Dr Bowden-Kerby said the tourism industry – specifically Plantation Island Resort – has by far been the biggest donor and supporter of the project since its inception. He credited General Manager Alex Wilson with the idea to name it the BULA Reef during their numerous paddleboard and snorkelling expeditions to the site.

Today, the word BULA is displayed as a 16 x 45 metre word, spelled out in elevated metal frame platforms installed by C4C and Plantation Island’s team, hosting over a thousand colonies of rescued heat resistant corals, taken from areas of extreme heat stress, and transplanted by a joint team of C4C staff, in-house resort marine biologists, and volunteers.

BULA Reef is a coral nursery composed of heat adapted corals taken from jeopardised coral populations in the extreme shallows nearby – corals located in the hot thermal layer that sometimes forms at low tide on windless days and can reach in excess of 36°C (97F).

As Dr Bowden-Kerby explains, “These corals are living at the upper thermal limit for coral survival, and they are also at the physical limit of growth, as many of them have reached the water surface and sometimes stick out of the water at low tide.”

“In the past, climate change took place over hundreds of years, and corals had time to adjust and to move via sending out their drifting larvae, but the changes now are taking place far too quickly, over one to two decades. Heat adapted corals cannot swim- they cannot move themselves out to cooler waters where they could survive, and so we are helping them, by moving whole colonies out and into cooler and deeper waters nearby.”

With ocean temperatures far above even the worst predictions over the past two years, a sense of urgency has driven C4Cs work in recent months, as they identify the most heat-resistant corals and move them to where they may have the best chance of surviving the hot water and avoid bleaching during the summer months.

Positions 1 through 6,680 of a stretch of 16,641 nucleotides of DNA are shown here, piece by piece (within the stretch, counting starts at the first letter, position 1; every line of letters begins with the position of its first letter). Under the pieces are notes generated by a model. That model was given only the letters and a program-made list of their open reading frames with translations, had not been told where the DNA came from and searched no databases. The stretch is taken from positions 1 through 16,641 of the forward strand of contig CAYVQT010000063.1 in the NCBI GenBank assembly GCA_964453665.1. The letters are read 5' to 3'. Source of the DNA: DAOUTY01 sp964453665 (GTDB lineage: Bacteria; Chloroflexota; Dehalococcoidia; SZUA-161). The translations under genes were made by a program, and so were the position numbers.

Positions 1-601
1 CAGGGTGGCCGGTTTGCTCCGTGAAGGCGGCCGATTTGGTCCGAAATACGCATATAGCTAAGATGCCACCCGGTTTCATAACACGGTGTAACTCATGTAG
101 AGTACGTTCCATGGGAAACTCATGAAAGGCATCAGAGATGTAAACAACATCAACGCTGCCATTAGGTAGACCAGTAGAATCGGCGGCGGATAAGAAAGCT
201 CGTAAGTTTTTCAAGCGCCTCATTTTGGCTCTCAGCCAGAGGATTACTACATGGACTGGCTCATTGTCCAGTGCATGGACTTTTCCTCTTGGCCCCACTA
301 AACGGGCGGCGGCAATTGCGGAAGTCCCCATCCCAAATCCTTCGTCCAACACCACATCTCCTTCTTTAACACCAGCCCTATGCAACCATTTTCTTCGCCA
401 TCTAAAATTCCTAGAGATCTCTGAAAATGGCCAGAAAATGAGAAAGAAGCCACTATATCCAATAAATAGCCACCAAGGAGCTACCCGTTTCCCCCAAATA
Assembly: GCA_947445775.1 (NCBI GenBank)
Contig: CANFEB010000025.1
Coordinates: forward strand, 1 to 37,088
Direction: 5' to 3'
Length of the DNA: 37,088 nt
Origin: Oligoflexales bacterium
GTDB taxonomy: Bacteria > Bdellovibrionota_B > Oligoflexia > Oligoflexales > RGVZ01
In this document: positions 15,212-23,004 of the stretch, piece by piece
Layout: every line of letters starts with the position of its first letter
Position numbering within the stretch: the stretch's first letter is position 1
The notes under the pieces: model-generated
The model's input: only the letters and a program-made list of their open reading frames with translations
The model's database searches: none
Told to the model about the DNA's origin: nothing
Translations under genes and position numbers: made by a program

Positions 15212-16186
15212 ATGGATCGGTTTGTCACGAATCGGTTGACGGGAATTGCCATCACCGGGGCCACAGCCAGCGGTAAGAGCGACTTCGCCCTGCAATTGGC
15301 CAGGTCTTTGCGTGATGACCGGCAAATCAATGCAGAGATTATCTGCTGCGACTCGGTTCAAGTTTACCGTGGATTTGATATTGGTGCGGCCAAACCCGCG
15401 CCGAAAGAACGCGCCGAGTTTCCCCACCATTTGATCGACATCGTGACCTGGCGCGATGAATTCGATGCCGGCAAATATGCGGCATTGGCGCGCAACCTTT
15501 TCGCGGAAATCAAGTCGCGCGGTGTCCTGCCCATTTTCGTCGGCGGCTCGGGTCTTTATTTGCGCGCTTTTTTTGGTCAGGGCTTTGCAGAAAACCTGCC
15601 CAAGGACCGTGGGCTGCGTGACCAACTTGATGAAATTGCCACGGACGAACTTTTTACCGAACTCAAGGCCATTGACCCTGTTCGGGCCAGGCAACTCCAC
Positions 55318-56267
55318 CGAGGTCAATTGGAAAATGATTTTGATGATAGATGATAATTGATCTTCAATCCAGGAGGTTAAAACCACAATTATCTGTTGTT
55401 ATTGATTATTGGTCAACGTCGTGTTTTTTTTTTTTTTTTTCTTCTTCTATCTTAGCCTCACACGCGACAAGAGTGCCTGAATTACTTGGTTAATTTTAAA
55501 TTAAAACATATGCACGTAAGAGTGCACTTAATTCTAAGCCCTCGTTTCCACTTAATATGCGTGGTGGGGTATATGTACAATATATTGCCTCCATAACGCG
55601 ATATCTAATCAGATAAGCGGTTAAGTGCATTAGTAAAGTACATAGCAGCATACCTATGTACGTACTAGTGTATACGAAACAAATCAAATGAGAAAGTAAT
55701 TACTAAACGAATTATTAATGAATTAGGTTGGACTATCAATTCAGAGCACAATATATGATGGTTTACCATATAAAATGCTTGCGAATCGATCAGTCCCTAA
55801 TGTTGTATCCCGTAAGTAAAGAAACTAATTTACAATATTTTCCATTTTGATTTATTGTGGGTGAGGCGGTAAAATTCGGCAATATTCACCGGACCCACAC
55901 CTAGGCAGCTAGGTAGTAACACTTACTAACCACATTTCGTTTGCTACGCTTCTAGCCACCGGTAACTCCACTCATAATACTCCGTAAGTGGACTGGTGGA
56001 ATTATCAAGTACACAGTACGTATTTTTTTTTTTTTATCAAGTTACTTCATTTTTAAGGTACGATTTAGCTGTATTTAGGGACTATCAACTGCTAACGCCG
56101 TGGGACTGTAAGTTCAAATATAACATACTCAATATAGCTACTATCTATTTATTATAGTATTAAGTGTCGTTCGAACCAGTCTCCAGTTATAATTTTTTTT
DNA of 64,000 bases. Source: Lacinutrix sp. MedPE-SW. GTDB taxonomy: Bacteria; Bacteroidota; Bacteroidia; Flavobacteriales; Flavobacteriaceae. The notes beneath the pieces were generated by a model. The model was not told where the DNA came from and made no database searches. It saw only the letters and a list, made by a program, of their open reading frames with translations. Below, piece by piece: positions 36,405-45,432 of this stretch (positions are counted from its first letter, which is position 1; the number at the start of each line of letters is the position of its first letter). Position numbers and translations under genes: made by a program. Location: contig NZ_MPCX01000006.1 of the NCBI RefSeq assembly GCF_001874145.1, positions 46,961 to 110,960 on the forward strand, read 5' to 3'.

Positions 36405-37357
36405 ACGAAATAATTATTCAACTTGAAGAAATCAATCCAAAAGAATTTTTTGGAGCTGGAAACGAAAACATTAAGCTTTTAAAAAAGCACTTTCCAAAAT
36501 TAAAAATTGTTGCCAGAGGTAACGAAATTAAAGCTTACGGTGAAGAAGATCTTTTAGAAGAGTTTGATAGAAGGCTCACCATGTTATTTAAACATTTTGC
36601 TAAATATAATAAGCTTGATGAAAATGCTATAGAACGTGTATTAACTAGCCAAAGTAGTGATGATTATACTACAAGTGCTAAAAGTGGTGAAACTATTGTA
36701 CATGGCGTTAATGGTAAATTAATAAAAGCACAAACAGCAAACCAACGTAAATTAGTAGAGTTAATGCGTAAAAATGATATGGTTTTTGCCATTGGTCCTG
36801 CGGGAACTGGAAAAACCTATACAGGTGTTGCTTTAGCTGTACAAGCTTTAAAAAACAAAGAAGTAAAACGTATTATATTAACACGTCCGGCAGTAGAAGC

“Coral reefs are the foundation of life in the South Pacific Islands, providing food security, economic wealth, tourism, and protection to shorelines and villages,” explains Dr Bowden-Kerby. “BULA is our cry to action, to actively work with corals to keep them alive and well in spite of the stress. It is an invitation to all to join us in working to save the lives of corals on this most jeopardised ecosystem.”

BULA Reef is now the largest rescue reef of its kind in history. Significantly, as the first Reefs of Hope project to be launched, the BULA Reef also represents the first and only coral-focused adaptation program to be officially endorsed by UNESCO as part of its Ocean Decade of Action, providing the highest level of international recognition for the project.

Lee Pearce, Chief Executive Officer of Plantation Island Resort’s owning company, Raffe Hotels and Resorts said the importance of BULA Reef is recognised by his entire team, with the launch considered a milestone moment for the resort and the company overall.

“BULA Reef truly brings to life our values and passion for community and Fiji’s fragile ocean ecosystem,” he said. “Our relationship with Corals for Conservation is one we are absolutely proud of. We support them wholeheartedly in their scientific endeavours to sustain this fully tended nursery, and their mission to nurture and transplant super corals to other reef locations in need throughout Fiji.”

“As responsible tourism operators, we contribute and play a part in working together with traditional island communities to save the reefs that we all depend on. For us here on Plantation Island, the BULA Reef helps us give back and do that in a really impactful way.”

Mr Pearce said that this coral nursery differs to other projects in Fiji in that it is entirely scientifically based and tended year round.  “We have become aware through trial and error that set and forget type installations seem to fail when they are not scientifically supported, which is why our approach is important, and producing results.”